However, just as intimate reflection is part of the charm of A Pigeon Sat on a Branch Reflecting on Existence, so is the ephemeral nature of the film such that it is completely arcane, and impossible to pin down in analysis. That may sound like a cop-out for a reviewer, but its endless, bottomless wells mean it’s deceptively intricate and almost impossible to accurately describe. This again is part of its cerebral charm, part of its perfect reflection on what it is to be human. Indeed, in the opening credits state “this is a film about being a human being” and in that it includes no definitions or explanations of neat categories for us to cling to, rather, again like Beckett, it exists around its core meaning, remarkably making the very clear statement at the heart of all this feeling and thinking and doing there is nothing.
All of this is wrapped up in a divine technical feat that, again, harkens strongly to the magic of theatre. The characters are pasty white, theatrically made up, and there are no close up shots, every character is held at the theatrical distance, and yet like the theatre, great intimacy is established this way. Of particular note is a scene where a very old man in a bar is suddenly transported back in time to 1943, still in the same place, nursing his vodka, watching a singing waitress woo a troop of soldiers. When we flash forward to the current day, he is exiting the bar, a strong sense of death overwhelms him, and yet it is a profound and joyful experience to see him at the end of his marvellous and exciting life. The bar scene, was it real or imagined – who knows – is a stunning pice of cinematography by István Borbás and Gergely Pálos as the camera sits still (there is even a pole in the middle of the room obstructing view – very theatre) and augments perspective so that the tension and suspense of the song rise to a crescendo in the reply of the troops to the singing barmaid. It’s stunning cinema, simple and yet powerfully wrought, with so few obvious bells and whistles and yet so many nuances to enhance the layers.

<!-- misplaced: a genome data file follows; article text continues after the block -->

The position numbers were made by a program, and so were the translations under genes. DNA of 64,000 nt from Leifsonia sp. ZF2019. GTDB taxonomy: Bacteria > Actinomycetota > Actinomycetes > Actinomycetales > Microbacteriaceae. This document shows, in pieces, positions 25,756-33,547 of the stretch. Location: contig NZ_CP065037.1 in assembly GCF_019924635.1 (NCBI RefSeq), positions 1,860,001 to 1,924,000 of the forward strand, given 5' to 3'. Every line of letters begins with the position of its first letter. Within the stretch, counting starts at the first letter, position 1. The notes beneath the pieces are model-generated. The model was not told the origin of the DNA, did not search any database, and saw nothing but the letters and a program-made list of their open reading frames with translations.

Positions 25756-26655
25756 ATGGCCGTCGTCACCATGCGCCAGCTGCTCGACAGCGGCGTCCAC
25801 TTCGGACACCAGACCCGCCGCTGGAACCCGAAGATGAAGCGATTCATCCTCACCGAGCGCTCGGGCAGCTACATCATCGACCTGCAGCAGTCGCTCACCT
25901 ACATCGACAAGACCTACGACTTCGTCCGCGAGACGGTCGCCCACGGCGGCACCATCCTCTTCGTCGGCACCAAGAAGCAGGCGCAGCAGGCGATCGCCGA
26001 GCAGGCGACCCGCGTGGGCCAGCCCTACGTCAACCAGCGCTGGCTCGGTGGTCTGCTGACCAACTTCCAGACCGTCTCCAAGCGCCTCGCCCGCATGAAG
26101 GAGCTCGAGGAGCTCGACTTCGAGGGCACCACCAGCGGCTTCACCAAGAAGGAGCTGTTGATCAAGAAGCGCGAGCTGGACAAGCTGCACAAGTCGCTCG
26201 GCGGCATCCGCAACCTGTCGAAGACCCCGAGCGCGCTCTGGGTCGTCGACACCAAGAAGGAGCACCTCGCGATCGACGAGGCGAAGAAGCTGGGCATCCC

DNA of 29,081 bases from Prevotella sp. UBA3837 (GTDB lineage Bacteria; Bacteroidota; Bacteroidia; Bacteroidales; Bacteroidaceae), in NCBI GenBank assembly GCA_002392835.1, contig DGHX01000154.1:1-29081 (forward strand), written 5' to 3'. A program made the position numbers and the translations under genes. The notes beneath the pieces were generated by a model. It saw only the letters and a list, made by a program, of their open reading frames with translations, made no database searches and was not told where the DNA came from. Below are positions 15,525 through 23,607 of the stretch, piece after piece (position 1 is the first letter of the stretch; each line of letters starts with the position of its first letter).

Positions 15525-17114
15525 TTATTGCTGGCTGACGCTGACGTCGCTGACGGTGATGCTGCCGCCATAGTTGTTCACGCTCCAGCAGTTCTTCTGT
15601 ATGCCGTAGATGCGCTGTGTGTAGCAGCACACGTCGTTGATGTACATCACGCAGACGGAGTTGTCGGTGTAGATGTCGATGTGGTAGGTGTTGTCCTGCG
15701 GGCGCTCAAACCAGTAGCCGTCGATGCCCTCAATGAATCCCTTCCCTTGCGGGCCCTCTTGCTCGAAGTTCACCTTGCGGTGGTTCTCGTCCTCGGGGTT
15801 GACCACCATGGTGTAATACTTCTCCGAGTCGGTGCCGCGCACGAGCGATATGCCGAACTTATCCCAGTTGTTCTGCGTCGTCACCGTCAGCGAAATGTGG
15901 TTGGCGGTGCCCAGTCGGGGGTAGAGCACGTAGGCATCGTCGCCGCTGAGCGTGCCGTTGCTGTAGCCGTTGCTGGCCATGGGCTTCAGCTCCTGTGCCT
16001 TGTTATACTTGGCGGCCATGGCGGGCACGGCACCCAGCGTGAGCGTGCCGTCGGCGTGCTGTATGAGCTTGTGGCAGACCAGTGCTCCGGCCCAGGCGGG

Each of the small vignettes carries the weight of its own power and might and each deserves an essay that will no doubt still manage to miss its primary point. Andersson has stated that the film is inspired by De Sica’s Bicycle Thieves, but on this particularly screening, I fell in love with the Beckett references – real or imagined. However, this is a film that not only can be watched many times over, but I want to watch over again immediately. A film that the closer you get to it, the further away it becomes and the more there is to explore. It’s the sort of film that invites you into its layers, under which you find only more and more to discover. You’re reaction won’t be what you expect, prepare to be equally enthralled, tired, happy, laughing, sad, bored and confused, but all of this has been carefully planted in you so that you sit there alone in the dark in a room fulled with strangers to whom you suddenly feel profoundly close. It’s a stunning cinematic experience and one I can’t recommend highly enough.